The beginnings of this poem came to me one night in the shower after a particularly long day of listening to the “I’m bored” mantra over and over. It is a grating phrase to me, and I often wish I could ask my mom what she said to us when we said it in great repetition to her over summer break. I’m certain that this phrase ranks among the top 10 of most frustrating for parents. 

My lists of the things they could do never meet their expectations. I tell them that farm kids have no excuse for boredom; there is work and play around every corner. There is a chicken coop to clean, lawn to mow, weeds to whack, and of course, the ever popular option – play with your sister. There are days when my suggestions of water fights and slip-n-slide are even met with a pout, because there ‘aren’t enough kids to be fun’ due to activities and naptimes. 

Perhaps this week I’ll just respond with nonsensical things they could do, “You could fly to the moon on a chicken’s back, slip-n-slide on Mars, lasso an ostrich and teach it to ride.” I’ll let you know if this tactic works, because I feel my summer grip on sanity be tested a bit every time I hear those words. 

“I’m bored,”

Child whimpers-

As mom rolls her eyes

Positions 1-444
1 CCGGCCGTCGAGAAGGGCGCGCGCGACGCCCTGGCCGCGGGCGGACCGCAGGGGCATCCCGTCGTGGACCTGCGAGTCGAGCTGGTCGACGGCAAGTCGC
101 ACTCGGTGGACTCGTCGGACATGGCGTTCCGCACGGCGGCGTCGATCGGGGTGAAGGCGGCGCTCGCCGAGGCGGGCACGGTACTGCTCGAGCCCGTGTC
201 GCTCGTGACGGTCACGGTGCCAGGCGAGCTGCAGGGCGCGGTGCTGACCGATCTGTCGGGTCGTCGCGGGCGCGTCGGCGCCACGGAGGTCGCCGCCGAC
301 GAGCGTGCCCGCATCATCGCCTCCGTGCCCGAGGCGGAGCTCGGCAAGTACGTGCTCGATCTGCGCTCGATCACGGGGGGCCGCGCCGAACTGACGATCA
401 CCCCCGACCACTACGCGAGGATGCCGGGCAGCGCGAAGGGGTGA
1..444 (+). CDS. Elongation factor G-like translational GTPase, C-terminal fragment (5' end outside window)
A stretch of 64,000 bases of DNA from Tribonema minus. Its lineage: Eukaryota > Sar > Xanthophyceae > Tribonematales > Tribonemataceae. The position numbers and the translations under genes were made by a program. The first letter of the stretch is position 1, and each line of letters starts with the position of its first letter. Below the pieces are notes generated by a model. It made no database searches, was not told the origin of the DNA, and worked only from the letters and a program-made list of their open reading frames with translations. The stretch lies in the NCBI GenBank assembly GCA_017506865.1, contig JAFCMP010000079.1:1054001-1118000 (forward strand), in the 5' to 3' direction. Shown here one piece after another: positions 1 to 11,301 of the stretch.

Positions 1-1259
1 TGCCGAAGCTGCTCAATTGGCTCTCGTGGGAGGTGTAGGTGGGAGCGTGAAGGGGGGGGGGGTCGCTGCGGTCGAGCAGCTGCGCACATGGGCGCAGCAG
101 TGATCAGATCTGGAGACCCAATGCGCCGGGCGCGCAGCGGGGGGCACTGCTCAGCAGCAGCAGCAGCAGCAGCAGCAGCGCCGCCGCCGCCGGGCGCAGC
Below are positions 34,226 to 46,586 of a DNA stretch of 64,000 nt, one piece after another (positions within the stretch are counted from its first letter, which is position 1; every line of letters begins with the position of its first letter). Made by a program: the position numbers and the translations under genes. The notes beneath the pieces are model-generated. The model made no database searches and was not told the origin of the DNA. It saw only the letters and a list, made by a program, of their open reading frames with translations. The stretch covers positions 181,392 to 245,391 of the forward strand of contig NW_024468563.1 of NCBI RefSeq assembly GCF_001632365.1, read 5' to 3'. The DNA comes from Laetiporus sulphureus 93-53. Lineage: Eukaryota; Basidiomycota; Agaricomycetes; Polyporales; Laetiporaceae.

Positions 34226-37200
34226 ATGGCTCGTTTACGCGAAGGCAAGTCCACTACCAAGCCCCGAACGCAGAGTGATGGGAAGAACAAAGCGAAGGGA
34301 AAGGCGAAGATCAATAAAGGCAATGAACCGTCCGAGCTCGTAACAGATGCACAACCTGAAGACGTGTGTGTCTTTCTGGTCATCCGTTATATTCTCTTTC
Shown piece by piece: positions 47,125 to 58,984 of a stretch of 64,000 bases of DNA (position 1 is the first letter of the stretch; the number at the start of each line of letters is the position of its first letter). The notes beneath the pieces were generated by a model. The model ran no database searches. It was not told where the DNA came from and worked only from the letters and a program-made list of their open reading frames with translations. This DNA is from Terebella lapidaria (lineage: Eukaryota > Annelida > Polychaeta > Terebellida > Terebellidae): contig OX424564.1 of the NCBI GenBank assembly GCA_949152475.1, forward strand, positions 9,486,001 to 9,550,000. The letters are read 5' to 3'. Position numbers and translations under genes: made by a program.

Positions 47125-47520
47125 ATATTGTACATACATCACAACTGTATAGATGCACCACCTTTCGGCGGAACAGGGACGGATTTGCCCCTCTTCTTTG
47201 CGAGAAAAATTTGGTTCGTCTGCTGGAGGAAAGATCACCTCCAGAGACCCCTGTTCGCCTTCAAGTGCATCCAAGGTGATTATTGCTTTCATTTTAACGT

Here it comes again-

Those words I despise.

“I’m bored,”

Now said with a whine-

“We never do anything fun,”

“Do you need a job?”

“I don’t want one!”

“I’m bored,”

First words said

As they burst through the door-

“Did you finish your list of work?”

“I’m certain I can find you more.”

“I’m bored,”

Uttered in frustration 

When a project goes awry

“Take a deep breath”

“Think positive, and try.”

“I’m bored!”

Shouted after a brotherly fight

“No one wants to play with me.”

“Did you try to ask nicely?”

“Perhaps you should let him be?” 

“I’m bored,”

Said with a long sigh

As he slumps on the couch

“Maybe you need a nap?”

“Then you wouldn’t be such a grouch.”

“I’m bored.”

Muttered as they yawn

“Time for bed, the day is done”

“Tomorrow is time for more to do”

“Go to sleep my dear little one”

Jacqui and her family milk 800 cows and run 1,200 acres of crops in the northeastern corner of Vernon County, Wis. Her children, Ira (12), Dane (10), Henry (5) and Cora (toddler), help her on the farm while her husband, Keith, works on a grain farm. If she’s not in the barn, she’s probably in the kitchen, trailing after little ones, or sharing her passion of reading with someone. Her life is best described as organized chaos – and if it wasn’t, she’d be bored.